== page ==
Cousin, Victor (1792-1867) - Research Article from Encyclopedia of Philosophy

This encyclopedia article consists of approximately 8┬ápages of information about Cousin, Victor (1792–1867).
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Eclecticism

Though Cousin started his career as a pupil of Laromiguière, it was the commonsense philosophy of Thomas Reid, as interpreted by Royer-Collard, that was the source of his own doctrine. To Cousin common sense was a fusion of the best that had been done in philosophy, combining the empiricism of sensationalism in epistemology with the spiritualism of religion. The epistemology of Étienne Bonnot de Condillac and his school, Cousin felt, because it made the spirit of man a simple passive victim of external forces, had led them to atheism and materialism, both of which were to be condemned. Atheism and materialism could not give men those permanent principles that would guide their moral life. Such principles were to be found only if men realized that their minds were active as well as passive, their activity consisting in their use of their...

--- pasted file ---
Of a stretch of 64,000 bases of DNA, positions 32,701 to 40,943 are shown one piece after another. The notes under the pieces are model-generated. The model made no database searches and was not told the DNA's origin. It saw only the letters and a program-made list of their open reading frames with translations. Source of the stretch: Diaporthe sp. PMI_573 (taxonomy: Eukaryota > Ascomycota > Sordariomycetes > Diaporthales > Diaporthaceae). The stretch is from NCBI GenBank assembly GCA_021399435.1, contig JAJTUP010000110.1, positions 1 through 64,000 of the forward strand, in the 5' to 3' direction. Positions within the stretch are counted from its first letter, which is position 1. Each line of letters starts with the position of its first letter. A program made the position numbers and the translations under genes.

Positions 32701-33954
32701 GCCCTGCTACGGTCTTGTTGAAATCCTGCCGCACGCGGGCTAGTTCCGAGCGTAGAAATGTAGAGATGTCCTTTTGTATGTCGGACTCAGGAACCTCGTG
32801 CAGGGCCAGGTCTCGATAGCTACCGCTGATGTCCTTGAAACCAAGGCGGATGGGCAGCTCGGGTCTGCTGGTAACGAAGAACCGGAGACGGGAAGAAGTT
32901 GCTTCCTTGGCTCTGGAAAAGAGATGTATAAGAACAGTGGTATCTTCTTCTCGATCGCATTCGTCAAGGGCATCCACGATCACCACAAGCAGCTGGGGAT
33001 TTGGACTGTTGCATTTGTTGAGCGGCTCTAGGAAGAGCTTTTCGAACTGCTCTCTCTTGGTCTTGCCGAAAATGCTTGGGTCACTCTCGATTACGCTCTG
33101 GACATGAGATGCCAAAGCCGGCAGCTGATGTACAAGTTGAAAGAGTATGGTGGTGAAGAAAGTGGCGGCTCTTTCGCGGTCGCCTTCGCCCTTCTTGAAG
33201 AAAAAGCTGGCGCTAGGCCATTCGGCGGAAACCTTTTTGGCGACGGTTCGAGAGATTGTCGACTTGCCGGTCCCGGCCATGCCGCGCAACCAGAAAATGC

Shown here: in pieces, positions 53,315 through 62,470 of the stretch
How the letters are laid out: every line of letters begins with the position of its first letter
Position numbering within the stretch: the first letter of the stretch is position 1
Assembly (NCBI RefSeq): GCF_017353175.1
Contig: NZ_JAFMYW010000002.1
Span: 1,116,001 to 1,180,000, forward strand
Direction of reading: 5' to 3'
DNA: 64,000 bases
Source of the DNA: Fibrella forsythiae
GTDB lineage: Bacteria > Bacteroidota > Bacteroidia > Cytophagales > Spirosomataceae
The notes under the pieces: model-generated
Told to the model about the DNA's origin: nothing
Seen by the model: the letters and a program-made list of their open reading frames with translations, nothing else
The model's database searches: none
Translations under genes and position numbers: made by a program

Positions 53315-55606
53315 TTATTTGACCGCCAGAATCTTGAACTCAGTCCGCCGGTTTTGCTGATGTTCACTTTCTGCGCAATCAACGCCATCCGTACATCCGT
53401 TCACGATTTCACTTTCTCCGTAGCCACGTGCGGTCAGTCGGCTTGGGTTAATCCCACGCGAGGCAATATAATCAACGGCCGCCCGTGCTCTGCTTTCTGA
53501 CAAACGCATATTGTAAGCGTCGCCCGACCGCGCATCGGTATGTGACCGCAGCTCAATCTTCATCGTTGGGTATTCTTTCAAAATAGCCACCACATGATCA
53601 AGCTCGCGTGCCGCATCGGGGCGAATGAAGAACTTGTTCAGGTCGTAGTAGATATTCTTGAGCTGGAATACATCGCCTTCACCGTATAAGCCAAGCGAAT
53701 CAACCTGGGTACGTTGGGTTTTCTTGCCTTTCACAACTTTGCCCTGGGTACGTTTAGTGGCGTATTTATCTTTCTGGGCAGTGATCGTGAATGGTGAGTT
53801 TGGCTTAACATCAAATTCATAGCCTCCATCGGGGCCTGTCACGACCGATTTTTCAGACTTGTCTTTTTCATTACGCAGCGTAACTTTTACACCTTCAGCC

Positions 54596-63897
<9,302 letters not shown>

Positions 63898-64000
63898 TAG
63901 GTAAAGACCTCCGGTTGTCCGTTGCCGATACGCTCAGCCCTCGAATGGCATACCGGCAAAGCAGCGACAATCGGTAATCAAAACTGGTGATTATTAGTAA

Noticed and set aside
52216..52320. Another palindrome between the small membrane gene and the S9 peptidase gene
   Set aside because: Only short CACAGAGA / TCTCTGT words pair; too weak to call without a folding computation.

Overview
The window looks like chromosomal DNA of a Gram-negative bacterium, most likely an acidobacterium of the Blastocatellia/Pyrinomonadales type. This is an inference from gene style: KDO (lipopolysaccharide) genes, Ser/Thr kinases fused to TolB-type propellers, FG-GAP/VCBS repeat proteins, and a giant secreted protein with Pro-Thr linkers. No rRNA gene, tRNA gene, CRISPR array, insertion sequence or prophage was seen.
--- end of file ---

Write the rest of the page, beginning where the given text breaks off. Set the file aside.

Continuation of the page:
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This section contains 2,179 words
(approx. 8 pages at 300 words per page)
Buy the Cousin, Victor (1792-1867) Encyclopedia Article
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Encyclopedia of Philosophy
Cousin, Victor (1792-1867) from Encyclopedia of Philosophy. Copyright © 2001-2006 by Macmillan Reference USA, an imprint of the Gale Group. All rights reserved.
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